British students are being targeted online by Islamist extremists using social media, a new report has shown.
‘Challenging Extremists‘, a report by Student Rights and the Henry Jackson Society, shows how individuals invited to address students on UK university campuses have promoted fear of a Western war against Islam, support for paramilitary violence in Israel, intolerance of non-believers and Islam as an obligatory political system for law and governance.
There is evidence of individuals targeting student social media pages to share extremist material:
- One individual targeted students via social media to share a video of Abu Ibrahim, designated by the US government as an al-Qaeda linked fighter, recruiter, facilitator and propagandist;
- Also posted was an audio recording of Abdul Rahman Saleem, convicted in 2008 of inciting terrorism overseas during a speech at Regent’s Park mosque;
- In some cases, students themselves have shared extreme videos of deceased senior al-Qaeda cleric Anwar al-Awlaki.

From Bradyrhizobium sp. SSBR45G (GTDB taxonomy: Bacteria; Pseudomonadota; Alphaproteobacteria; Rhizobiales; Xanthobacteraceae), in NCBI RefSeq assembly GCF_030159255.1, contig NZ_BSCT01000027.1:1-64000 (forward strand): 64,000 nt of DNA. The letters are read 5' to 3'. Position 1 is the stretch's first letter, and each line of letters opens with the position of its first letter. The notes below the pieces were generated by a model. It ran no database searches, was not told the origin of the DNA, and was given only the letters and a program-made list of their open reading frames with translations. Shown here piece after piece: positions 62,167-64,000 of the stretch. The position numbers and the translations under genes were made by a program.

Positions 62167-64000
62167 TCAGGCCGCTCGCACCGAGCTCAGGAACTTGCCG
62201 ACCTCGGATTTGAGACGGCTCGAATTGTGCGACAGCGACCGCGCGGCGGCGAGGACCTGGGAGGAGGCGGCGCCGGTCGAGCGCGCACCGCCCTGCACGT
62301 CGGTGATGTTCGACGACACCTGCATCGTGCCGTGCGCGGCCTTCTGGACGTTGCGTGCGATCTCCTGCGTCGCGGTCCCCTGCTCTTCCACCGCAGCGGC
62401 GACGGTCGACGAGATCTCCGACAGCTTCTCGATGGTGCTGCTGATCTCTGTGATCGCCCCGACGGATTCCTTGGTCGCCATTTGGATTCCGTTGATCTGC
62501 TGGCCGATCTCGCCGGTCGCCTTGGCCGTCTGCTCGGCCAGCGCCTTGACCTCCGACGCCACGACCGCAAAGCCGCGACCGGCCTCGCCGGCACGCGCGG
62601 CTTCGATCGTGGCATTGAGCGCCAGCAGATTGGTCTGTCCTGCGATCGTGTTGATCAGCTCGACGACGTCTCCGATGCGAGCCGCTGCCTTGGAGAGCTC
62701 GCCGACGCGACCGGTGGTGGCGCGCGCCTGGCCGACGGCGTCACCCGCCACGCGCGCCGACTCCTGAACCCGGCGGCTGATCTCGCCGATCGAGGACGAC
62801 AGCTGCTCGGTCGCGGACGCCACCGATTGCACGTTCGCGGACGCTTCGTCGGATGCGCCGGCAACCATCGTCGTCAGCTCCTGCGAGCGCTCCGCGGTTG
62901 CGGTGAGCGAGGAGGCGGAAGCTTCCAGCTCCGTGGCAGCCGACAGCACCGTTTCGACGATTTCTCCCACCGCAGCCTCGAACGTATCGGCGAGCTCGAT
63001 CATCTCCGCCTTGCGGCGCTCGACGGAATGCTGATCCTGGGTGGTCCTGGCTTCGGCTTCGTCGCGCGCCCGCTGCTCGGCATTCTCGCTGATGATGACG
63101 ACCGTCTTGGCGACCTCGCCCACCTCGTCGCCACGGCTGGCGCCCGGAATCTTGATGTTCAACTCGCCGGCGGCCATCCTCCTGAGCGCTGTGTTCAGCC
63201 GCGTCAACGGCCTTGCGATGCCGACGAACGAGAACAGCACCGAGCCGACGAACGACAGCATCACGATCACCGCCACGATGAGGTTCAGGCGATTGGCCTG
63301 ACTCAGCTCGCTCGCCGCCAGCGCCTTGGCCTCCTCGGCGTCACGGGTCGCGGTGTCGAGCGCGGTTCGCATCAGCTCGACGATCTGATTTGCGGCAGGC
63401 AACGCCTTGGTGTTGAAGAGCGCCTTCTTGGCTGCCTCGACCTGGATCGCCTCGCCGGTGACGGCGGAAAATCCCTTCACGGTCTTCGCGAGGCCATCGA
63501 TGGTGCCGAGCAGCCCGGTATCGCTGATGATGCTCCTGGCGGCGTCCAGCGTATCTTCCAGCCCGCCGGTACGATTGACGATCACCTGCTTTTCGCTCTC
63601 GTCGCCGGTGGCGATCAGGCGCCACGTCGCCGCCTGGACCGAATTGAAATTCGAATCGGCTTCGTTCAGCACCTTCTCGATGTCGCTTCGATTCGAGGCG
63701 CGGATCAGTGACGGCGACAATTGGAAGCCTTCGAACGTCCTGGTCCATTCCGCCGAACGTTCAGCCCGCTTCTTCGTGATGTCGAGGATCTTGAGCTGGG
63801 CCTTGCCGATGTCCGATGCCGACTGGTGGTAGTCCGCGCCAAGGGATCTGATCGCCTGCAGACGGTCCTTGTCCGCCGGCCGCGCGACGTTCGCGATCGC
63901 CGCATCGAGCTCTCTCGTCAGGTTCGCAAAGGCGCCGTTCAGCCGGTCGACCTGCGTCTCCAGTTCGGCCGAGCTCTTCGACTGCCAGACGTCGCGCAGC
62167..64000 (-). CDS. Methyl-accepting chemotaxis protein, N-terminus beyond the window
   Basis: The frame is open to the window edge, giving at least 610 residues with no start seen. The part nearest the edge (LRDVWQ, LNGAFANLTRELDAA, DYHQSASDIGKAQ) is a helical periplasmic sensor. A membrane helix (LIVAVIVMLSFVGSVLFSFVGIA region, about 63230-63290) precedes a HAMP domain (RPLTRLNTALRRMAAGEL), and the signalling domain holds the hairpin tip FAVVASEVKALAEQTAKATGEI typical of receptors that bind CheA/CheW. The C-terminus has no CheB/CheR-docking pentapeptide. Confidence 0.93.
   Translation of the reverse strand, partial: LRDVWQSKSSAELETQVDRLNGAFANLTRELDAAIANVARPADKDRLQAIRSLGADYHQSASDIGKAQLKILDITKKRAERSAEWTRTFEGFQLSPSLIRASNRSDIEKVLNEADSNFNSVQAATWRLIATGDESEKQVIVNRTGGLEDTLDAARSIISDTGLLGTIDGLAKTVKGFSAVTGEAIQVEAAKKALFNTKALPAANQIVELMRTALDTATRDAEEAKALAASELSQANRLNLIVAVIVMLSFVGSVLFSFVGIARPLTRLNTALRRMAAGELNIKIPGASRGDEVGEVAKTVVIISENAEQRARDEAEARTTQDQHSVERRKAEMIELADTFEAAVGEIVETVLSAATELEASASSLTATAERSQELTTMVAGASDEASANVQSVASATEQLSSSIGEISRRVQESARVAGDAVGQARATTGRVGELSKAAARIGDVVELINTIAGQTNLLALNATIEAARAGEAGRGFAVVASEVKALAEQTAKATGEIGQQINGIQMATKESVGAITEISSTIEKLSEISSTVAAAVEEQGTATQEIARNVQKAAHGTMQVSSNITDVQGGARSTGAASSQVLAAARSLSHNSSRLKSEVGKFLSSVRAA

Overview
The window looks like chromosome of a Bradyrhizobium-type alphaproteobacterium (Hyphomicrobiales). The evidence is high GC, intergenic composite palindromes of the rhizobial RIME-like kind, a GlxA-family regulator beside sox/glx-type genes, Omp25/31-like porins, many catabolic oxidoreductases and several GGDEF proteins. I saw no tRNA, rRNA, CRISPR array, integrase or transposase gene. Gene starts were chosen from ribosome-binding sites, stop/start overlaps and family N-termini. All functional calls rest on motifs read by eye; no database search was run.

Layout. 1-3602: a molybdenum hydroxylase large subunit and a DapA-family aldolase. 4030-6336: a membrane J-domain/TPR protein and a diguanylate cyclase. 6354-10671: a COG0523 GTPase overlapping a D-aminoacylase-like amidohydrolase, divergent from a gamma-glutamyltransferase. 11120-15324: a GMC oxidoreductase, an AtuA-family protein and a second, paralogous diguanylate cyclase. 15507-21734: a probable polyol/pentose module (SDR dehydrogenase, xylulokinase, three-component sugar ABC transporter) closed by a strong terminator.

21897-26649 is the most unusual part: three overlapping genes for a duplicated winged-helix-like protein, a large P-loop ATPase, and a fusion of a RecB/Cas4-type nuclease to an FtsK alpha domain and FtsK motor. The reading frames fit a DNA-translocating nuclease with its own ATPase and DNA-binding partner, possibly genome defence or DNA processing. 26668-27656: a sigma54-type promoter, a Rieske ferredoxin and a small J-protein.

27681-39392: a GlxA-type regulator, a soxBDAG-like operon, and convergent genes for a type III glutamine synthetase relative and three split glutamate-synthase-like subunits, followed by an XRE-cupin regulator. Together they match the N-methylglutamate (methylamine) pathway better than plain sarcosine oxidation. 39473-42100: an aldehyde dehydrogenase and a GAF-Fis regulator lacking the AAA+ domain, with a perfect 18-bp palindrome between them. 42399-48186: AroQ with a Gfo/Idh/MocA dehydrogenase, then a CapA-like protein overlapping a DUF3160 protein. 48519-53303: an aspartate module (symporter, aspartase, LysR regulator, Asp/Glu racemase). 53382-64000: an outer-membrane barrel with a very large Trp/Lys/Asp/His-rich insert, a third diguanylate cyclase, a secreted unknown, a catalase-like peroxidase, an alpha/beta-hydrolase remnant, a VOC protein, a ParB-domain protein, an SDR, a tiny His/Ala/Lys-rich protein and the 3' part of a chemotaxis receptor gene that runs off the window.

The extremist group Hizb ut-Tahrir, identified by the British government as targeting specific universities, continues to infiltrate campuses and remains influential among some students:
- The University of Westminster Student Union President and Vice President for Education have both been ‘No-Platformed’ by the National Union of Students and are not allowed to attend conferences after they refused to comply with an investigation into their links with the group;
- A small number of student activists at London universities, as well as recent graduates that they interact with, engage in Hizb ut-Tahrir activism and disseminate Islamist material.
The report also provides universities, student unions and the UK government with practical recommendations for challenging extremism while preserving an open environment on campuses.
- The recommendations account for stakeholders’ legal duties as well as the requirement under charity law that student unions must preserve their charitable reputation;
- They include extending the NUS ‘No Platform’ policy to front groups for banned organisations; details on appropriate risk assessments of external speakers; how to challenge candidates for student union positions with suspected links to extremist groups without compromising democracy; and practical steps to challenge extremist material on student social media.